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Toilet Training

Toilet training can be a challenge for any family and can be even more difficult for a family with a child with autism. Sometimes kids get it quickly and other times it may feel like you will never stop buying diapers. Patience and consistency are key in toilet training.

From an ABA perspective, we take a systematic approach to toilet training, creating a step-by-step guide to help maintain consistency.

Top 10 Tips:

Collect information

This may seem like an odd first step, but before many of us start something new, we gather information about it. Well, the same goes for toilet training. Collect information on how frequently your child is eliminating in their diaper (both urine and bowel movements). Collect information on when they are eating and drinking, too. This will give you a better idea as to what their patterns are and how often you should plan to take them when the toilet training begins.

Plan

Create a schedule using the information you gathered and share this with everyone who will be involved in the toilet training process.

Use clear and simple instructions

This takes away from the extra stimulation. This includes social stories read before going to the bathroom and during, and visuals posted in the bathroom that outline each step in clear pictures and words. Another would be referring to the act of toileting in simple terms, such as “bathroom” or “time for potty.” Parents can also point to each picture as their child goes through the stages of toileting, so they have a reference to the end goal of the current step, and what is going to happen next.

Model

Model the desired toileting behavior for your child. This can be done in many different ways, depending on your culture and beliefs. You can use social stories that you create or find online that are age-appropriate to demonstrate exactly what is expected. You can also demonstrate the behavior yourself (if you’re comfortable with this), or find other ways to model the expected toileting behaviors that are age- and developmentally appropriate.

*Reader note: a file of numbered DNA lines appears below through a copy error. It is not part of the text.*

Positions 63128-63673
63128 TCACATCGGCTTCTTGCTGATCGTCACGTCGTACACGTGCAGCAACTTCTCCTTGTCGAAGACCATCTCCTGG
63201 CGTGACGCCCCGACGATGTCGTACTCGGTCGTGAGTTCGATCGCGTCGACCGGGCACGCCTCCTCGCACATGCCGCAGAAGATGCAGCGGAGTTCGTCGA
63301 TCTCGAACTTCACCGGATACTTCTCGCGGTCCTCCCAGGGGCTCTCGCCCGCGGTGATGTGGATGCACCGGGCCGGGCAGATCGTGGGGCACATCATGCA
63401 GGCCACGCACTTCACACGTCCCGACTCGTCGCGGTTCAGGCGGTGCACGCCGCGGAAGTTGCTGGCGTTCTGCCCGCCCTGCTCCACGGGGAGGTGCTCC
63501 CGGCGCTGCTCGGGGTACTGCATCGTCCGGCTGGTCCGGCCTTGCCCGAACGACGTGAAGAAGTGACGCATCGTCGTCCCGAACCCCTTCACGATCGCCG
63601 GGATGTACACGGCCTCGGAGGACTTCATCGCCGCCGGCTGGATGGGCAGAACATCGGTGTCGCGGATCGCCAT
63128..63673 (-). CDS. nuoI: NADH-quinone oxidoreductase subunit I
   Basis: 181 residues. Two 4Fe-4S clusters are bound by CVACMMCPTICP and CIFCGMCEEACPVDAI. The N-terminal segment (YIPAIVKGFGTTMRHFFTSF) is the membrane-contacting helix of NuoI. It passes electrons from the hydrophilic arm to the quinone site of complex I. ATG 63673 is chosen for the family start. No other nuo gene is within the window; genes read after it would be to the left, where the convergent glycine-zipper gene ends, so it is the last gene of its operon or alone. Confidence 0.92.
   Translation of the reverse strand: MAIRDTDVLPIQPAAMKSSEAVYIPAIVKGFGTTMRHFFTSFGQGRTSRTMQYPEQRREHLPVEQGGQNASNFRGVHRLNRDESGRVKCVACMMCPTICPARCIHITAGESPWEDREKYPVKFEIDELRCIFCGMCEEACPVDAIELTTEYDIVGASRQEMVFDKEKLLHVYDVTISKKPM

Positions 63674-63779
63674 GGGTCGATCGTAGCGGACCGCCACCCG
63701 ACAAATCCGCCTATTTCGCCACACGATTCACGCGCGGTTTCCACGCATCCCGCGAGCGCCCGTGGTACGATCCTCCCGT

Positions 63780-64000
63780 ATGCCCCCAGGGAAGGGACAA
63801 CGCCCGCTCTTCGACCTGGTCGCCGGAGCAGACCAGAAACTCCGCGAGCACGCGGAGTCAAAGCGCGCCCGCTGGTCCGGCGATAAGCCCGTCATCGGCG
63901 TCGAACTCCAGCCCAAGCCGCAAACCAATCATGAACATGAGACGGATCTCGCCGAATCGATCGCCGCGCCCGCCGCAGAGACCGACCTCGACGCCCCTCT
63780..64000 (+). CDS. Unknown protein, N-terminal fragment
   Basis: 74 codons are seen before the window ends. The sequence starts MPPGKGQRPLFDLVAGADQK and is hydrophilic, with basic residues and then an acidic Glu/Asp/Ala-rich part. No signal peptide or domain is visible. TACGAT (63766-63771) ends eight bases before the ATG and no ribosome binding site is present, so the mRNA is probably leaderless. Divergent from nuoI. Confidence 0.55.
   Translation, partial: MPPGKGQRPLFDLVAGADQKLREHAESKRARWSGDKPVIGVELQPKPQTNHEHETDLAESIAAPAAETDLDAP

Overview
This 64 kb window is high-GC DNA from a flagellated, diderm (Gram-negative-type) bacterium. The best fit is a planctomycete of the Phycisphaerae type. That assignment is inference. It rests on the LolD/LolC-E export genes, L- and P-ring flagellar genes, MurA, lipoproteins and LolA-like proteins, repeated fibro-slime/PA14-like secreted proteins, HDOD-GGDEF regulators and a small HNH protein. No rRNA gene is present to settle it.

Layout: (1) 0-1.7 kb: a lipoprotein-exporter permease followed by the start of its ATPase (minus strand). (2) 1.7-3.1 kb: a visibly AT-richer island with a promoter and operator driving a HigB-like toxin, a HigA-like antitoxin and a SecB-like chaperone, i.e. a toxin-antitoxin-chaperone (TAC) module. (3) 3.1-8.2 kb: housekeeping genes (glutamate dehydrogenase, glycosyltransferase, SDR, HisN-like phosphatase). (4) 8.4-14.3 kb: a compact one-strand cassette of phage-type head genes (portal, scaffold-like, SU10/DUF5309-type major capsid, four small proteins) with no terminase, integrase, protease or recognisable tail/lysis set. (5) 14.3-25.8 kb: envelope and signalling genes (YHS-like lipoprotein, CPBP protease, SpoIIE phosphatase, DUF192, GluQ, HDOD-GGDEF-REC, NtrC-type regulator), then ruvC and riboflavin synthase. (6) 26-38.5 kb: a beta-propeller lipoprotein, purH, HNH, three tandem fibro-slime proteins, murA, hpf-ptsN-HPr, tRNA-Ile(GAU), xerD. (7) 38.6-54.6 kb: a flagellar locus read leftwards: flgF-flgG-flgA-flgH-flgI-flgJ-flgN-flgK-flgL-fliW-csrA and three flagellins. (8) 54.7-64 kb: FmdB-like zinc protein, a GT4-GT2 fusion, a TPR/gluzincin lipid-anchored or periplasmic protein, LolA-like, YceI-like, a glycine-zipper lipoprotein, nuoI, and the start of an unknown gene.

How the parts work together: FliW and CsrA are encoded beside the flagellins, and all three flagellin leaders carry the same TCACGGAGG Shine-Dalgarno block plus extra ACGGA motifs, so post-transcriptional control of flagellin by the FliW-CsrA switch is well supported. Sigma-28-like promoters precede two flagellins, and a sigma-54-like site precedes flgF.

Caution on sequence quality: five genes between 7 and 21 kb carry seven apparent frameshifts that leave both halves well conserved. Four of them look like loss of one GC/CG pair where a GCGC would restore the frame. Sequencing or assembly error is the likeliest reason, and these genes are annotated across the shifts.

Use underwear

Pull-ups can be confusing. They go up and down similar to underwear but can be soiled similar to diapers. While this means there may be many accidents, it is important to send clear messages and possibly, create the discomfort of being soiled to move the toilet training process along quicker.

Accidents happen

Prepare for these by always having an extra change of clothing, including socks and shoes, having wipes on hand, and prepping the car for the possibility of an accident. Avoid shaming, overreacting, and criticism when accidents occur. Instead, provide a reminder of where they should go to the bathroom. Be sure to attend to and praise every instance of proper toileting, even attempts. This will show your child that proper behavior gets rewarded!

Reward!

What does your child like? Show them you are proud they are learning something new, and that they are taking care of themselves. The reward used for toilet training should ONLY be used for toilet training so that the child does not get bored with it and is excited to earn it. Always provide verbal praise, like “Good job going pee-pee on the potty!” or anything else that provides descriptive verbal praise. Keep the rewards near—or even in—the restroom, so that toileting will become associated with a preferred item.

Patience and consistency

Toilet training can be very frustrating. Before taking on this challenge, make sure you and your family are ready. Once you start, you need to be consistent. Avoid toilet training only some days and using diapers other days. This can delay the process and create confusion. Typically, urinating in the toilet comes first, and then bowel movements in the toilet occur. Be patient and continue to follow the schedule. You can also re-evaluate the schedule by collecting more information as you go through the toilet training process.

Night time

Night-time toilet training also takes a little longer to establish. Be sure to take the individual to the bathroom right before bed and immediately when they wake up. Stopping fluids several hours before bedtime can also help reduce nighttime accidents.

And finally, if you are having difficulty toilet training your child, contact us! We can help!